The punch was modelled using rigid shell elements and assigned a mass of 21.1 kg and initial impact velocity of 5.66 m/sec. The rest bars were modelled using fully constrained solid elements. Both punch and rest bars were assigned contact definitions to the panel. Finally, the tabs and loading blocks where modelled using solid elements that were attached to the outer ply shell elements and either fully constrained, for the unloaded case, or given a velocity time history to pre-strain the panel prior to impacting with the punch, Fig. 8. For preloading the velocity time history, Fig. 9, is imposed at the loading tabs in both the positive and negative x-directions to give the required 0.25% pre-strain; the loading tabs are then held fixed and the punch impacts the plate at 5.66 m/sec.
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Fig. 9

Velocity time histories for loading the composite panels

In total 6 simulations for studies 1a, 1b, 2a, 2b, 3a and 3b were undertaken. For the T800S/M21 and NCF/LY3505 materials the numerical models used appropriate data as specified in Tables 3 and 4, with delamination data as specified in Table 5.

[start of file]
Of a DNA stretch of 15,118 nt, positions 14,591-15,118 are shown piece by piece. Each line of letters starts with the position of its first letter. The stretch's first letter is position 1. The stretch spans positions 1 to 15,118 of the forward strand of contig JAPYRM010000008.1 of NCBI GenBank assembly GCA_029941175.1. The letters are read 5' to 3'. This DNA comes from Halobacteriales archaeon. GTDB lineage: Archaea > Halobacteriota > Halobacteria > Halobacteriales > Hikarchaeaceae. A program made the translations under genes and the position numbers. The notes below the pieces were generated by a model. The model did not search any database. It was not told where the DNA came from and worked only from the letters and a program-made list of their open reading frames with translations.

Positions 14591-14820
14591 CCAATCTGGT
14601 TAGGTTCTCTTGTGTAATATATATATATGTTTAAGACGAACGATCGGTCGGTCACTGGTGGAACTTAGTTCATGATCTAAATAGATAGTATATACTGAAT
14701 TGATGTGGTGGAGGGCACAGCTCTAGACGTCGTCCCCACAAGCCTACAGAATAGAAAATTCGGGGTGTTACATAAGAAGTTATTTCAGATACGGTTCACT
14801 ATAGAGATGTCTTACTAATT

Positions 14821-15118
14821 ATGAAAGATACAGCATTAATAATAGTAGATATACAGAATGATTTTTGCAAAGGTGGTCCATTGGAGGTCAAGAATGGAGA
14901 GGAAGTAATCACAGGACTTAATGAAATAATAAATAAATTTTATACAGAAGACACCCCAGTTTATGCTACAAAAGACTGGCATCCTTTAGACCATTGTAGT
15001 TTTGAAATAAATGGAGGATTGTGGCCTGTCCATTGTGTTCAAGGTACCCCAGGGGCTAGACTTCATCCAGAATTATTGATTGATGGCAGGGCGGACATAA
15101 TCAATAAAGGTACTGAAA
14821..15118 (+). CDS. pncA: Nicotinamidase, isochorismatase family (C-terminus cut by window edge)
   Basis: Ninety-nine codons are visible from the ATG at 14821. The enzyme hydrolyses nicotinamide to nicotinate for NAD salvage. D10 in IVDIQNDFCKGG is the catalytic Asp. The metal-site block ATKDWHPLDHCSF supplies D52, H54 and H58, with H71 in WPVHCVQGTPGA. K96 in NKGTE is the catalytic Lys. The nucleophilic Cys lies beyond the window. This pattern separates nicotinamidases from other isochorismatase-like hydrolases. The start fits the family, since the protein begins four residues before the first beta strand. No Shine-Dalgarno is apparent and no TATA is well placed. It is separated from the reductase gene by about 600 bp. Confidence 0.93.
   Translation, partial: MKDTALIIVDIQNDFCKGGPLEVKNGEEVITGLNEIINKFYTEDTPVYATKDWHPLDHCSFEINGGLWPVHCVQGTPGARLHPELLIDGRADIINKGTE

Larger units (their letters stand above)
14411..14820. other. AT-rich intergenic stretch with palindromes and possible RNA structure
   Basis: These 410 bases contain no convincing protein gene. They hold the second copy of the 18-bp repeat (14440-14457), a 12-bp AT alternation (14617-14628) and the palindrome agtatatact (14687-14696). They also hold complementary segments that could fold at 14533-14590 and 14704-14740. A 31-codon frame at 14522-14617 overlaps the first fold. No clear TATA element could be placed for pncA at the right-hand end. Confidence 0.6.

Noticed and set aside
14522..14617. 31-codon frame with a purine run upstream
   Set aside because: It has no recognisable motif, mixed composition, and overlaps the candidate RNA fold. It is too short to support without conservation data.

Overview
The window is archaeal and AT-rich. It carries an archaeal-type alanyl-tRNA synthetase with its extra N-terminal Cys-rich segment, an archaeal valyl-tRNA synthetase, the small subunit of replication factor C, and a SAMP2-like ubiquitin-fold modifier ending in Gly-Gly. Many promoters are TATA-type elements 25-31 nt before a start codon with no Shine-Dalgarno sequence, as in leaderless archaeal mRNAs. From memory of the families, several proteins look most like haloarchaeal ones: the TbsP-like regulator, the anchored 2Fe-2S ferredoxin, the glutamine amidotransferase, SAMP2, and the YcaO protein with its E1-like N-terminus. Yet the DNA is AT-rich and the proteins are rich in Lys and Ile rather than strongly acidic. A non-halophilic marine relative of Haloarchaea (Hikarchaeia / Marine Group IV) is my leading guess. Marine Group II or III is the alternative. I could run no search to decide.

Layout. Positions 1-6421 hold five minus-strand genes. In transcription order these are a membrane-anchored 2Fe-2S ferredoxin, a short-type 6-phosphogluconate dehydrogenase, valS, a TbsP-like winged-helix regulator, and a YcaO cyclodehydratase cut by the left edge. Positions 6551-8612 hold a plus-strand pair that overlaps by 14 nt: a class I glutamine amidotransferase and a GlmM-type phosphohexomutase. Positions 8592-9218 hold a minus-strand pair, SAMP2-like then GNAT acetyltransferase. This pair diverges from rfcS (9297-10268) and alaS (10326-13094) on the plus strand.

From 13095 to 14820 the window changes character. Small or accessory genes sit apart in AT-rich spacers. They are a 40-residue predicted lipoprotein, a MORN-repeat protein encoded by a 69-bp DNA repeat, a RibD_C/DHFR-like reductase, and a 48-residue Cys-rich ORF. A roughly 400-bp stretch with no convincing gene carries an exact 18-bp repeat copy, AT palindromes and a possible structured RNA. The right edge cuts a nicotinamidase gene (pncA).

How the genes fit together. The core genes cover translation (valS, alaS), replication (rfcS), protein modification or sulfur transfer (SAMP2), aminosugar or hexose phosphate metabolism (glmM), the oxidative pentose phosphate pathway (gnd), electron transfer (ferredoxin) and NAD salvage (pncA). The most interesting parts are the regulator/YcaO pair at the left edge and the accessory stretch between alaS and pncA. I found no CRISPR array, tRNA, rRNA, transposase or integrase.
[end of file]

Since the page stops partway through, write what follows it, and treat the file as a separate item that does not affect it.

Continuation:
6.2 Simulation Results and Comparison with Tests

Some general observations regarding the simulation results may be made for the three materials types considered with and without preloading. Simulation results for maximum ply damage (top ply), maximum ply damage (bottom ply) and an example of delamination taken between the two central plies are shown in Figs. 10, 11 and 12, respectively, for the 6 case studies. In the damage plots “total damage” is the maximum of d11 (fibre), d22 (transverse) and d12 (shear) damage, as given by Equations 5 and 9, having contours that vary from zero (no damage) to one (full damage). In all cases there is a significant growth in both ply and delamination damage if superimposed preloading is added. In the case of studies 2 and 3 the addition of preloading (studies 2b and 3b) has led to material failure which has not occurred in the case of the unloaded panels.
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Fig. 10

Maximum ply damage on the upper ply (top view)

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Fig. 11

Maximum ply damage on the lower ply (bottom view)

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Fig. 12

Example of delamination damage between plies 3 and 4

6.2.1 Studies 1a and 1b (Material T800S/M21 with QI Lay-Up)

The simulation force time histories for both studies, Fig. 13, show a good correlation with test measurements for both stiffness and maximum load. The preloaded panel does have a slightly lower, more distributed peak load, which appears to be due to the ‘easier’ creation of more dispersed material damage from the superimposed pre-loading. This is further seen in the contour plots of ply damage, Fig. 12, which shows a greater area of damage generated.
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Fig. 13

Comparison of test and simulation impact force time histories for studies 1a and 1b